Thursday, 19 May 2011

Tess of the D’Urbervilles by Thomas Hardy (4/5)

The back says: Into his story of a simple but beautiful country girl’s seduction by another man which causes her husband to leave her on their wedding night and thereby precipitates a course of events that end in murder, Hardy wove a luminous tenderness and longing. ‘I have never been able to put on paper all that she is, or was to me,’ he said.

I say: First of all, I will have it known that Thomas Hardy is one of those Brits whose writing I have the utmost difficulty with. Don’t get me wrong, Hardy is an excellent writer, and an expert at what he does,

it just drives me insane.

His longwinded descriptions of nature and with minute detail, and some of the most eccentric similes you’ll ever encounter. Not to mention his love for seemingly endless sentences, which, again, I have no problems with; I continuously do it myself. But in that old-timey English.

Ugh.

This book has been the bane of my spring.

But on to the story of Tess, which is a very interesting story (once you remove all that talk of nature). However, as tragic as her tale may be, I think the biggest tragedy is the sheer stupidity and self-destructiveness of all the main characters. My goodness, I don’t think I’ve ever encountered characters that so willingly and continuously made such bad decisions out of some misguided notion of martyrdom as these people.

Well, at least Tess, Angel and Alec (and the three milkmaids).

So, fair enough, what happens to Tess at the beginning is not her fault. She is a naïve country girl who finds herself in a very unfortunate situation, and I will never fault her for that. But, and it pains me to say this, everything that happens after she gets to the dairy farm is because Tess must be some kind of stupid, and not, as Hardy constantly alludes to, because she is a victim. I’m serious. Most of the misfortunes that she encounters are brought on by her. Then, of course, it doesn’t help matters much that her husband turns out to be just as incapable of making the right decision. And yes, I get that Hardy also meant to point out their folly as foolish pride, but I’m just not buying it; because they continuously did things that contradicted that.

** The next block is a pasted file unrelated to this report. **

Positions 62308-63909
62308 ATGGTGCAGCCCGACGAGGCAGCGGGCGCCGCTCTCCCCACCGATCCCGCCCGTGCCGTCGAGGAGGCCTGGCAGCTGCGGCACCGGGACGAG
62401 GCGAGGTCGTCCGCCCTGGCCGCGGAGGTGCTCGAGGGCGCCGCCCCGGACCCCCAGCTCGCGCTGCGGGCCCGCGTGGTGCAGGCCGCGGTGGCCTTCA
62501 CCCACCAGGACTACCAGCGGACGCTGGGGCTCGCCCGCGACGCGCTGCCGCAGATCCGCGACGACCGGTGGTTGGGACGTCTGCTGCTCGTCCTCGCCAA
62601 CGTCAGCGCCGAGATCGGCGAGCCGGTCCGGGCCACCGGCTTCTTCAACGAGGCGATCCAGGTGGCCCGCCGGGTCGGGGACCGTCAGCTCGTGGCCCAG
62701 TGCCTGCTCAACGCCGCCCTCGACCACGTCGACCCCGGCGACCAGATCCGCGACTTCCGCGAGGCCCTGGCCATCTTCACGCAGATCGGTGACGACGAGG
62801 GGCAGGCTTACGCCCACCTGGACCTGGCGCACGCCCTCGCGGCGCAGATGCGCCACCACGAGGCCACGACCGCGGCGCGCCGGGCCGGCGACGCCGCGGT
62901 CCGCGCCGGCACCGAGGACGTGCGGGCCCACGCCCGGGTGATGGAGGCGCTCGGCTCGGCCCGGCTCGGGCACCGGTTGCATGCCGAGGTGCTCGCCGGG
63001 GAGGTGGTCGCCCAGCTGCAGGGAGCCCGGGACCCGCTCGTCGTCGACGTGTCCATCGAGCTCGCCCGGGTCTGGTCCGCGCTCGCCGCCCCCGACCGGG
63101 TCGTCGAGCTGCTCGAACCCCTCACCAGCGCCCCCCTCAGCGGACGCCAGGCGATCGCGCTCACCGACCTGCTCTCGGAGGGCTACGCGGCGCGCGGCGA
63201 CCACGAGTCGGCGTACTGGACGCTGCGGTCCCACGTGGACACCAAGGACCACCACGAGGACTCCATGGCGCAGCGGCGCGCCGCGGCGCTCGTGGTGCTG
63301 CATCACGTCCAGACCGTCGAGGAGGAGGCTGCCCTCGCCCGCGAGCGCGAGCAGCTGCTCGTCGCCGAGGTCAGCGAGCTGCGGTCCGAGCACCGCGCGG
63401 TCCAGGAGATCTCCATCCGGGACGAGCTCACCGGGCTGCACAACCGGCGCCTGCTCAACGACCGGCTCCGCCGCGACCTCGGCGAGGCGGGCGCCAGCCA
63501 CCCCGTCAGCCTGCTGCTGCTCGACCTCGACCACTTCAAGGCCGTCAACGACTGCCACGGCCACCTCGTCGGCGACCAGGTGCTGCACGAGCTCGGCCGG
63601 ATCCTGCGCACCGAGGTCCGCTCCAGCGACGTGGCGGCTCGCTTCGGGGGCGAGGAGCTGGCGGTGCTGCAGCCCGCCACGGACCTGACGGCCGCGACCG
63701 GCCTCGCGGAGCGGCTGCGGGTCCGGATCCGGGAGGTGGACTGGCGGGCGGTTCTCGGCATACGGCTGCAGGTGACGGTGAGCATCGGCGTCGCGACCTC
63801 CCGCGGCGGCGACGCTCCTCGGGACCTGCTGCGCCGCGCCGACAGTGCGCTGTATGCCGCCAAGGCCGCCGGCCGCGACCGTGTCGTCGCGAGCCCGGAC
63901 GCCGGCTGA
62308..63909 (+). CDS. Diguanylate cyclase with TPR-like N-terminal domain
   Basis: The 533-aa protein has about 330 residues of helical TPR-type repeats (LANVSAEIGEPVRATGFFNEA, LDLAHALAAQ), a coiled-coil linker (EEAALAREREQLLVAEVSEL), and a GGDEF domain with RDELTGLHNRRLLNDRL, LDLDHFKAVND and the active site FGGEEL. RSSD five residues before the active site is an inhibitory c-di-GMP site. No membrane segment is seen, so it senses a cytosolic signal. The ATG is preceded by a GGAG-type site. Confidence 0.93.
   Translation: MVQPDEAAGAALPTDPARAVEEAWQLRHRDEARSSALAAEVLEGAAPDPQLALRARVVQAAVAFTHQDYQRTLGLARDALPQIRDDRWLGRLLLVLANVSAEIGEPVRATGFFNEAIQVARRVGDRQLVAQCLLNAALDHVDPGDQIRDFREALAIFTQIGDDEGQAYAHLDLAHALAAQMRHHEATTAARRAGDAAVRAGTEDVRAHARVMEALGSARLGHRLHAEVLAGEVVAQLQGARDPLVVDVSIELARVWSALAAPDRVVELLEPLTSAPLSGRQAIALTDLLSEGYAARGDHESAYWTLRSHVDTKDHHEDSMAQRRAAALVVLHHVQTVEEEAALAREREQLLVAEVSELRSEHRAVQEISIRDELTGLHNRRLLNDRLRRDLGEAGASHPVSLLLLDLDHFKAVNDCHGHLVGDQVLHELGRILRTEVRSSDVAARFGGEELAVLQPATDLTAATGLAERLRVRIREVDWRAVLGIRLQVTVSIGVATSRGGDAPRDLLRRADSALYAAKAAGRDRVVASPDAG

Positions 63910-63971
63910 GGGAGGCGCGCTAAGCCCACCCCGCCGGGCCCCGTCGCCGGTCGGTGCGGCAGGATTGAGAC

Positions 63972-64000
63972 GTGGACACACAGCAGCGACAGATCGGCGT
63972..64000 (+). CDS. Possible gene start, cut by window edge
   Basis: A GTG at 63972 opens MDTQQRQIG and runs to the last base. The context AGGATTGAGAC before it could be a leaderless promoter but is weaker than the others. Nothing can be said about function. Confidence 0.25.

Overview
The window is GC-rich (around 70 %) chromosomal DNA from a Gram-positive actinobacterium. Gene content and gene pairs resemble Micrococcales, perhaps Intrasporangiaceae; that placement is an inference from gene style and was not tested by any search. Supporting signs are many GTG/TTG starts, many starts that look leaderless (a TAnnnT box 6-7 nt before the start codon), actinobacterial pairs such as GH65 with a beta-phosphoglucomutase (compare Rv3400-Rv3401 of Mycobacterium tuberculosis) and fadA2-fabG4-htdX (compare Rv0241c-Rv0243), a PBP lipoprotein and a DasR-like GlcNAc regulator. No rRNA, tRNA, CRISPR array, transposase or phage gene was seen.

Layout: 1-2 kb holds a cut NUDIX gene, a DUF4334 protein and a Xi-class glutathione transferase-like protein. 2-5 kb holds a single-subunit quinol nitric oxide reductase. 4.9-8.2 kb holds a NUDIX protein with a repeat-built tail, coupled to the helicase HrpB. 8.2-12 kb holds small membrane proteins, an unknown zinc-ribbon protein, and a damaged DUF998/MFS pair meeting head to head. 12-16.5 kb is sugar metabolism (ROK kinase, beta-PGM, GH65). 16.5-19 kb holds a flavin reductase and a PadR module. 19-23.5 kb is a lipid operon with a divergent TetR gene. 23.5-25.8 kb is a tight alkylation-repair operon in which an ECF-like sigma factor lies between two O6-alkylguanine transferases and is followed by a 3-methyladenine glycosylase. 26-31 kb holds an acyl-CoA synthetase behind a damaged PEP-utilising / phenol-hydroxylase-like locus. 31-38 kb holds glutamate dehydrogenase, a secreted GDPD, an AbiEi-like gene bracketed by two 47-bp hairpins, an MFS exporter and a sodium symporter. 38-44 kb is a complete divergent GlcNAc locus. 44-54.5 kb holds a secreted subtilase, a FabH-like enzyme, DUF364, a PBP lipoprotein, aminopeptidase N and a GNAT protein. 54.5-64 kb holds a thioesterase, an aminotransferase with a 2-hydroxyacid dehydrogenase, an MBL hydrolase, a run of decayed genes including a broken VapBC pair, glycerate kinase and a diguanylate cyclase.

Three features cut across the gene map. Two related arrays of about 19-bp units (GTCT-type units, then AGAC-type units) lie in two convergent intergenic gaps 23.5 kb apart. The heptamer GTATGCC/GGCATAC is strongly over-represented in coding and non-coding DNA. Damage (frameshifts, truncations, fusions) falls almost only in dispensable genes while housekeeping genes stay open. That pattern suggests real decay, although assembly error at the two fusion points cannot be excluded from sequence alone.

Ugh.

They’re all insane.

And that ending…

It pretty much proves my point.

So yeah, you’d think that considering all this I’d give this a 2/5, but the fact remains that it is a really good book. It’s full of stupid people, but Hardy does tell it well. It is also full of really good quotes, and maybe some day I shall read this again.

An aside full of spoilers after the break.

The thing that I don’t get about this story is that Tess is supposed to be some kind of tragic heroine, which just makes no sense at all. She killed a man in cold blood for no reason! She is the one that decided to go back to Alec when she thought that her husband wasn’t going to return, and then the minute he does, she blames Alec for ensnaring her.

See, stupid.

Also, when she was professing her love to Angel, all I kept thinking of was O, from The Story of O, because it’s exactly the same mindset. Not that there's anything wrong with that, it's just an observation.

No comments:

Post a Comment